contained no dates. The match provided SSA with 1,298 cases with WC data corresponding to DI beneficiaries. A second file received in November 2001 contained 974,414 records and another 4,919 DI cases with WC data were identified. From both files SSA planned to review a total of 3,463 records which did not have WC information on SSA’s records and 718 records where amounts in SSA’s records differed from amounts in the Texas WC file. A match against SSA’s SSI recipient records had not yet been performed. As of October 2002, a cost benefit analysis (CBA) had not been completed by SSA nor had representatives met to discuss the matching program standards and methodology. Therefore, we recommended that SSA: • Identify a lead office for the Texas match project to oversee, consolidate, and report the work being done by the various SSA components involved in the project. • Establish time frames for the completion of work by each component and the lead office. SSA agreed with the recommendations and designated the Office of Disability and Income Security Programs as the lead office and expected to complete the CBA for the Title II portion by the end of April 2003. It also expected to complete the Title XVI match by the end of March 2003. Once these actions are completed SSA will assess what next steps to take next. We commend SSA for taking prompt action on the recommendations and believe this will put the Agency in a better position to determine the feasibility of pursuing similar projects with other States. Audit Report: Use of State Bureaus of Vital Statistics Records to Detect Unreported Marriages and Divorces Prior audit work disclosed that computer matches with State Bureaus of Vital Statistics (BVS) records may be useful in identifying OASDI beneficiaries who had not reported their marriages or divorces in a timely manner. SSA requested that we conduct a review to determine the effectiveness and feasibility of these matches. Using State BVS records from Georgia, Kansas, Oregon, and Vermont, we found that, from January 1990 to December 1998, 700 beneficiaries received $2.7 million in overpayments because they did not report their marriages and 8 individuals received $49,599 in overpayments because they did not report their divorces. To demonstrate the potential effectiveness of matching electronic marriage records, we extrapolated the results of our review to the 50 States plus Puerto Rico and the District of Columbia. We estimated that if SSA had purchased State BVS records to identify unreported marriages at the end of 1999 and each year thereafter, the Management Issues • page 21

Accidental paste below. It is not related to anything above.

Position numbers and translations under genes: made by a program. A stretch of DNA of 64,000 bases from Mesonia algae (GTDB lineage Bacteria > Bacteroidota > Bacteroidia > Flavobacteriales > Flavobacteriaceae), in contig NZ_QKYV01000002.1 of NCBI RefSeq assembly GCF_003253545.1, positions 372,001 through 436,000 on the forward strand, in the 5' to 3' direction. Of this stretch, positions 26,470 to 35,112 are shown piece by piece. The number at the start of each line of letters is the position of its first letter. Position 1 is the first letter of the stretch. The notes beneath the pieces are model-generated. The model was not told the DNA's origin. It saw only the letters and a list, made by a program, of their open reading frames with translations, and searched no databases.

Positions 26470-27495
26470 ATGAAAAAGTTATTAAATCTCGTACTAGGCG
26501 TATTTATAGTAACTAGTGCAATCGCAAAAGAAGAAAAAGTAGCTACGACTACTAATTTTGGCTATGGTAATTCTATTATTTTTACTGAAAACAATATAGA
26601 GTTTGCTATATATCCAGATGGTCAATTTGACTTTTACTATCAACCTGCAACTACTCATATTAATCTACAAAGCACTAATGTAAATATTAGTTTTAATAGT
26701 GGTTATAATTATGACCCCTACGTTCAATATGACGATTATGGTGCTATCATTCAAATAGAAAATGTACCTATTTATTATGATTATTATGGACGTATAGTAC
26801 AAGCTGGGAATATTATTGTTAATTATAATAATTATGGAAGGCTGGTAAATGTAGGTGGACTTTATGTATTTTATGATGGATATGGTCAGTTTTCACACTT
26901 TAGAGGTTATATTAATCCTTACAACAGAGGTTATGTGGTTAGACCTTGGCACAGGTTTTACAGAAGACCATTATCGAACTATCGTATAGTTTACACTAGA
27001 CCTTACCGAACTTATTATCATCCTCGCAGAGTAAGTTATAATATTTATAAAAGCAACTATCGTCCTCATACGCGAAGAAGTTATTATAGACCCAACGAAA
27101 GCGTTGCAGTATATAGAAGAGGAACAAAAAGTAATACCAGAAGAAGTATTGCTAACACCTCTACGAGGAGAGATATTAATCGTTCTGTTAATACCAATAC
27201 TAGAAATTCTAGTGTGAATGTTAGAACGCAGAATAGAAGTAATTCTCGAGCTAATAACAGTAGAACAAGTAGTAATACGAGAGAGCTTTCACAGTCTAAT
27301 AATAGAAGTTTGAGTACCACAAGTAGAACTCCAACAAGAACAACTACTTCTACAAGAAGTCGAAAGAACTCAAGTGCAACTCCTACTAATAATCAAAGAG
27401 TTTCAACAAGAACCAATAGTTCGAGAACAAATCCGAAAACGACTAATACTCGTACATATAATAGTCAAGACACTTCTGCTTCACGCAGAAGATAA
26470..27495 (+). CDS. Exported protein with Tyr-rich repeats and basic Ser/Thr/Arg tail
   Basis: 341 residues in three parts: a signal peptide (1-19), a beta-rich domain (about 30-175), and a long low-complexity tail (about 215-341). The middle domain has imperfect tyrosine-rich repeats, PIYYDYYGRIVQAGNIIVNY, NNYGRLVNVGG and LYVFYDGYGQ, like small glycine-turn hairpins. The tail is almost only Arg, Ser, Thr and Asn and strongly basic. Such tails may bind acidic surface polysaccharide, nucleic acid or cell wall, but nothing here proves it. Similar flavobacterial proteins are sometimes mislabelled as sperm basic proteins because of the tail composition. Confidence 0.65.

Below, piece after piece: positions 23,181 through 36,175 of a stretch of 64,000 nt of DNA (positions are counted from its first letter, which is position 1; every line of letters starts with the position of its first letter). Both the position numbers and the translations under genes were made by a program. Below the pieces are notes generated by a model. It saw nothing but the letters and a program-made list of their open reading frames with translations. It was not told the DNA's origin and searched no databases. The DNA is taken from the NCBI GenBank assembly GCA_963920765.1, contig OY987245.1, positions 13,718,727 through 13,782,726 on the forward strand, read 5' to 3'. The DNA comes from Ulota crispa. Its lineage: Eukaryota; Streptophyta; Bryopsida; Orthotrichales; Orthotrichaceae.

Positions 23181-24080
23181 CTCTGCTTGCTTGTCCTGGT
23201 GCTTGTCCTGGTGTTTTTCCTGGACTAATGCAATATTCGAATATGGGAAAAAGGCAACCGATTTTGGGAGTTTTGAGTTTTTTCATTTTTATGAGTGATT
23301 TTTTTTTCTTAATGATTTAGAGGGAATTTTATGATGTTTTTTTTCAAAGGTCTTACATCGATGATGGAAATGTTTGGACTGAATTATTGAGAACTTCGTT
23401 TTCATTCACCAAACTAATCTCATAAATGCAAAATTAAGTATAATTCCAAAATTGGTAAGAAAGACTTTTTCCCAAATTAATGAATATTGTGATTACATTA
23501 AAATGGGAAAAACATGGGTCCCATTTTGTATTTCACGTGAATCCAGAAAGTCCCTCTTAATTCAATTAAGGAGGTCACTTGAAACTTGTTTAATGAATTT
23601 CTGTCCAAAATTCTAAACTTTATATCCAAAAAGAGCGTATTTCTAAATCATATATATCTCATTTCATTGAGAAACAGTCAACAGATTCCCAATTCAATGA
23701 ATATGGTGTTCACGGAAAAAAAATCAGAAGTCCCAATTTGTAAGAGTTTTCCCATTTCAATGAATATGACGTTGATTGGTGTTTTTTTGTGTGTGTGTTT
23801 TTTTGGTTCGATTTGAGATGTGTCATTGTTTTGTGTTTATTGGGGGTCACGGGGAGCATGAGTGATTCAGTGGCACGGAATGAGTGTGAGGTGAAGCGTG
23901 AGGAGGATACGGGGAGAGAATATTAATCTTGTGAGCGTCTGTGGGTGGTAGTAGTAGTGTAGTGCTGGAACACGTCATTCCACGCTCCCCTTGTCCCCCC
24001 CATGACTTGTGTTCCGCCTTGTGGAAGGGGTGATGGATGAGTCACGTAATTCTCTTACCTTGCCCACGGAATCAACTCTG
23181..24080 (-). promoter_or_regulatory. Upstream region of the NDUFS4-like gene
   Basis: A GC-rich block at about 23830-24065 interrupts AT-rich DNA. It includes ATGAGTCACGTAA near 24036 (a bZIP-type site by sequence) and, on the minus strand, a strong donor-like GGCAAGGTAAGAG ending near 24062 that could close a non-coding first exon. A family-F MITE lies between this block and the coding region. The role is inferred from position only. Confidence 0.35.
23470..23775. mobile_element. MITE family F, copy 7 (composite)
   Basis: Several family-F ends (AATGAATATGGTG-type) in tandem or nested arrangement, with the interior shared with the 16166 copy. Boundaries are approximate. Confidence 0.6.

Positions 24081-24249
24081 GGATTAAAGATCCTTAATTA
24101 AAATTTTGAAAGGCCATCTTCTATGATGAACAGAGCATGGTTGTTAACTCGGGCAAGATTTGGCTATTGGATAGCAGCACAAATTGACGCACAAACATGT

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Agency could have detected about $11.9 million in OASDI overpayments on an annual basis at an estimated cost of $1.7 million, resulting in program savings of about $10.2 million. We estimated that SSA could have realized about $51.2 million in program savings over a 5-year period, including about $17.3 million in the year of marriage and about $33.9 million in subsequent years. We recommended that SSA conduct a survey of State BVS agencies to determine the cost of purchasing marriage records and encourage States to convert their records into an electronic format. We also recommended that SSA establish guidelines to monitor the cost-effectiveness of computer matching, work with State BVS agencies to obtain matching agreements, and purchase marriage records to identify beneficiaries who did not report their marriages. SSA agreed with the potential savings resulting from the use of State BVS records to identify unreported marriages. Although SSA agreed with the cost-effectiveness of computer matching, it was unable to implement many of our recommendations because of a lack of resources. SSA agreed to continue its efforts to promote the reengineering of State vital records processes. SSA also stated that it had initiated corrective action on the unreported marriages and divorces identified during our review. We recognized the constraints that limited resources place on the Agency. However, we continue to believe that periodic computer matches are necessary to reduce the Agency’s vulnerability to individuals who misrepresent their marital status to receive benefits to which they are not entitled. Therefore, we are encouraging SSA to seek authority for additional resources to strengthen program integrity and stewardship. Audit Report: Follow-up Review of OASDI Benefits Paid to Deceased Auxiliary Beneficiaries Our objective was to determine whether SSA implemented the recommendations in our June 2001 audit report, “OASDI Benefits Paid to Deceased Auxiliary Beneficiaries.” In our earlier review, we identified 5,033 beneficiaries who appeared to be receiving OASDI benefits even though they had dates of death on SSA’s Death Master File (DMF). We referred the 2,721 records we had not reviewed to SSA for resolution of the discrepancies. We further recommended that SSA: • Periodically match its DMF against its auxiliary payment records to identify records in which a date of death is posted on the DMF but for which payment records show current benefit payments.